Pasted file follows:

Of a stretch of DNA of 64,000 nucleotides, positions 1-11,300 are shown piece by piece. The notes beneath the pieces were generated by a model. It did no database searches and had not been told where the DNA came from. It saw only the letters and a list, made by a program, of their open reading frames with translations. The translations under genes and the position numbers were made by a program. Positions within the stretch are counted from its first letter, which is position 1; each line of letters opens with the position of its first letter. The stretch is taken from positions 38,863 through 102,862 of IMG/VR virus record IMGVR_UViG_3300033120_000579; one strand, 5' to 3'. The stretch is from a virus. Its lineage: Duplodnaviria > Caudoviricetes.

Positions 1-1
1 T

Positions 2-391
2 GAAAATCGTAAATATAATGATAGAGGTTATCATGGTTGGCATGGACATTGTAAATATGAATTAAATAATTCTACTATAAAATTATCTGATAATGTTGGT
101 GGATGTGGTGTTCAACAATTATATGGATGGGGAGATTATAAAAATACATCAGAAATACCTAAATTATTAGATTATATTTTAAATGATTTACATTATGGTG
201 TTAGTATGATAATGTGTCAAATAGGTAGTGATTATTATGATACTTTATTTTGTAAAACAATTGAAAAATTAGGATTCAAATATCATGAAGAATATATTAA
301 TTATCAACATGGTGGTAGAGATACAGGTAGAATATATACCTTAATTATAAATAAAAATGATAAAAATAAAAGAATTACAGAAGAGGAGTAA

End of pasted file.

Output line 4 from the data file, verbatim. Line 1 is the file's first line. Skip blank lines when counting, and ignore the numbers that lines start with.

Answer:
Positions 2-391